Poly was delighted and horribly jealous; Macrina had never once let Poly ride her, and she had tried, several times when they first met.
Macrina's circles were wide and slow, but she gradually sped up, until Uncle Charles Wallace had to hold onto her fin to keep up, and eventually she succeeded in bucking him off. Uncle Charles Wallace went flying and hit the water with a slap, laughing louder than Poly had ever heard him. He bobbed up to the surface, pushing his hair out of his eyes and grinning.
"It's your turn," he said, and Poly didn't know what he meant but the next moment Macrina -- who she hadn't noticed after the dolphin had unseated her uncle -- was underneath her. Poly gripped Macrina's fin and wiggled to find a secure seat, but before she'd started to feel like she had the hang of it, Macrina started doing circles, slowly, but again, gradually building up speed and then, before she was ready, before she had time to prepare herself, Macrina bucked and Poly was flying, and she hit the water with a thud that hurt, but when she surfaced, like Uncle Charles Wallace, she was laughing, laughing in a way she hadn't in a long time.
Macrina butted her, hard again, and then swam to Uncle Charles Wallace. He stroked the dolphin absentmindedly, and Poly wondered what he thought of Macrina, what he thought about what had just happened.
"This is extraordinary," he said, as if he were responding to Poly's thoughts. "I wonder how many people have gotten to communicate with dolphins the way you do. I wonder how many have tried. How did it start?"
Poly started to tell him about how Macrina just approached her one day when they were all out swimming, and she didn't know whether to be frightened or not, but then Macrina started speaking to her, and it was so interesting to listen to her that Poly forgot to be afraid, and she was just starting the part about taking her father to meet the dolphin when Macrina, evidently bored with the story, swam under Poly and once again, they were off. Macrina swam with Poly several more times, and again with Uncle Charles Wallace, and they ended up staying out much longer than Poly had intended, and by the time they swam back to shore, lunch was over and Mother was cross. Uncle Charles Wallace smoothed it over -- Mother could never stay mad at him -- and all through the rest of the day, Poly felt a contentedness that had been missing.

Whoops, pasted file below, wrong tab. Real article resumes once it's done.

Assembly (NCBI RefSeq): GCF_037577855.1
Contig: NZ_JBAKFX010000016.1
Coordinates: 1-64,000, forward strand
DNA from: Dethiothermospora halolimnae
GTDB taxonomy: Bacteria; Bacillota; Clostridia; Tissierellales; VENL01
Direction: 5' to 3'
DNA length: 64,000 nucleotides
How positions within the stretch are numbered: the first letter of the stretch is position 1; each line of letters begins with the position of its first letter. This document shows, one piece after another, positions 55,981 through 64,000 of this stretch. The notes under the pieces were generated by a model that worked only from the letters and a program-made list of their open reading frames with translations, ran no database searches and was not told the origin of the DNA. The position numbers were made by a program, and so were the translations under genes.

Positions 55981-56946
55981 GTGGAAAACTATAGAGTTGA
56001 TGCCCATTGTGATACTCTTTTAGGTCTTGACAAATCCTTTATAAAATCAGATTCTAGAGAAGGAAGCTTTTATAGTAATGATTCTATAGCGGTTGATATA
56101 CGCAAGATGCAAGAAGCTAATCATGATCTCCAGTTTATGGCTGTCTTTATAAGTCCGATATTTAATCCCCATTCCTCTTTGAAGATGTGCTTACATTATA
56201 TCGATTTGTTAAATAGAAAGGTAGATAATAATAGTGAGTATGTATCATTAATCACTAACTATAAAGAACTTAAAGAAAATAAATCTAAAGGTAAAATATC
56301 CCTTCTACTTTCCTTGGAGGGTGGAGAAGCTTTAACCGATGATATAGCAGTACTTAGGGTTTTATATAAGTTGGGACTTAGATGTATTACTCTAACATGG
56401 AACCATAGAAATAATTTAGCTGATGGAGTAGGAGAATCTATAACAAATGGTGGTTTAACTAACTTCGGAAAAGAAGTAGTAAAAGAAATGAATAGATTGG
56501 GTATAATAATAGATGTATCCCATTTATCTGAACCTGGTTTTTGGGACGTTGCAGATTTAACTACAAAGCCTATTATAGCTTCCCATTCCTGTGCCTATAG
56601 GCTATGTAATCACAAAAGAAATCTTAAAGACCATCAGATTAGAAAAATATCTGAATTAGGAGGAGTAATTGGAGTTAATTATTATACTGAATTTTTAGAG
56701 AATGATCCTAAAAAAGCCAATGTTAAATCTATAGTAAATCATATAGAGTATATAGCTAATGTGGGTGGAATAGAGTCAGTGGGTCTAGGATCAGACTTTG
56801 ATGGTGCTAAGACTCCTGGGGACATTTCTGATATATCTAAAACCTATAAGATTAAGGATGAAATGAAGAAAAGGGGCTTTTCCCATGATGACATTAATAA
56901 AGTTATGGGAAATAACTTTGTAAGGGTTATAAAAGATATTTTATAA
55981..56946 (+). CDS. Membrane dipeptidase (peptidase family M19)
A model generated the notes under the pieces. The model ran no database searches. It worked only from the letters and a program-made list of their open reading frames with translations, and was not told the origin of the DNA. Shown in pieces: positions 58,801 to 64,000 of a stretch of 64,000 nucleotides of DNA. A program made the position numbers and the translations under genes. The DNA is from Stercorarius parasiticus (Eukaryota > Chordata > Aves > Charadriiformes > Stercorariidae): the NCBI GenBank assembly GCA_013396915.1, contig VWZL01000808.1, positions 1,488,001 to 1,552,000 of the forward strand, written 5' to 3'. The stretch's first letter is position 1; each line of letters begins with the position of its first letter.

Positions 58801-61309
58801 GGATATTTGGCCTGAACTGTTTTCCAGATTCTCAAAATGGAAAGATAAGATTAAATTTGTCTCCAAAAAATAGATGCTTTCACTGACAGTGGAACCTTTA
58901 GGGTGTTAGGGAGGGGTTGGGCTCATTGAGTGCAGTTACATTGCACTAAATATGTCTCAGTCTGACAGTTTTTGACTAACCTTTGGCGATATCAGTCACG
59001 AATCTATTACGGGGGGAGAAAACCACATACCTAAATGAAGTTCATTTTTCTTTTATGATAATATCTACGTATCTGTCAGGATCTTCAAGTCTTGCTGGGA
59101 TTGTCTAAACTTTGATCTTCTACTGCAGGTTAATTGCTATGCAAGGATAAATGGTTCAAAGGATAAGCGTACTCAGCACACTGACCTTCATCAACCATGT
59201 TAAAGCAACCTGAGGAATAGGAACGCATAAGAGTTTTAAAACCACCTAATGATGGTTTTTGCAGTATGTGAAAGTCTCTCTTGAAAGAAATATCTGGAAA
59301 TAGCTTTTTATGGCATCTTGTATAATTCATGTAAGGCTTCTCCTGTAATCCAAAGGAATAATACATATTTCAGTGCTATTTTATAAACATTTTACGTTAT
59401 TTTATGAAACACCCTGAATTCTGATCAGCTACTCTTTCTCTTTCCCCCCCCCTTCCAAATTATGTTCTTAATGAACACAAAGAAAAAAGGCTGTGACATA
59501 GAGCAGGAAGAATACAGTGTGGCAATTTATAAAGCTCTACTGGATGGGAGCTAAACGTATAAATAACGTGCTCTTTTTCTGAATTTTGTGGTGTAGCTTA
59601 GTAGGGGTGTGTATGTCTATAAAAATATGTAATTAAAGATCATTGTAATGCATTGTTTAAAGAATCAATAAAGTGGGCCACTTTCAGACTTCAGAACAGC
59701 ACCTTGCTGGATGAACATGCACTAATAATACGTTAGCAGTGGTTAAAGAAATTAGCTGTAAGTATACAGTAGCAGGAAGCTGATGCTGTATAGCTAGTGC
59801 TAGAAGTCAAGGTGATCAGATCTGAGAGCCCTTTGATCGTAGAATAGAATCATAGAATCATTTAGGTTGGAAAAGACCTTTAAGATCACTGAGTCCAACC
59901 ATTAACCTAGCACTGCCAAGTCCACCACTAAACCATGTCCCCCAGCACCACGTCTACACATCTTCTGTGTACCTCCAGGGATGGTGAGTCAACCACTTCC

Uncle Charles Wallace stayed for two long, lovely weeks. Poly taught him the language of Gaea, and they got out her old telescope and looked at the stars, and they played with the babies and he made her work on her math, since that was the subject Poly and Mother were mosty likely to get cross at each other about. They swam one more time, the last warm day of the year, and didn't see Macrina.
Uncle Charles Wallace never asked her about Joshua, or Adam, and Poly didn't actually bring them up herself. The last day of his trip, everything was hectic and rushed as Mother tried to sort his laundry from the family's, Maria tried to send him off with enough food for a dozen, and every kid wanted to say a special goodbye at least three times. They took the horses to the hotel, and as he was loading his bags on the trolley to get put on the plane, Poly felt lonely and angry because he hadn't singled her out for a special goodbye, and even knowing she was being silly didn't make a difference.
Just before he hopped on the plane, he pressed something small into her hand, at the same time he was hugging Father and Johnny was clinging to his leg. Polly gripped the item fiercely to her, and didn't even look at it until his plane was no longer even a speck in the sky. It was a necklace, made of the same stone as the necklace he'd given her years ago, and this one was shaped like a sparrow.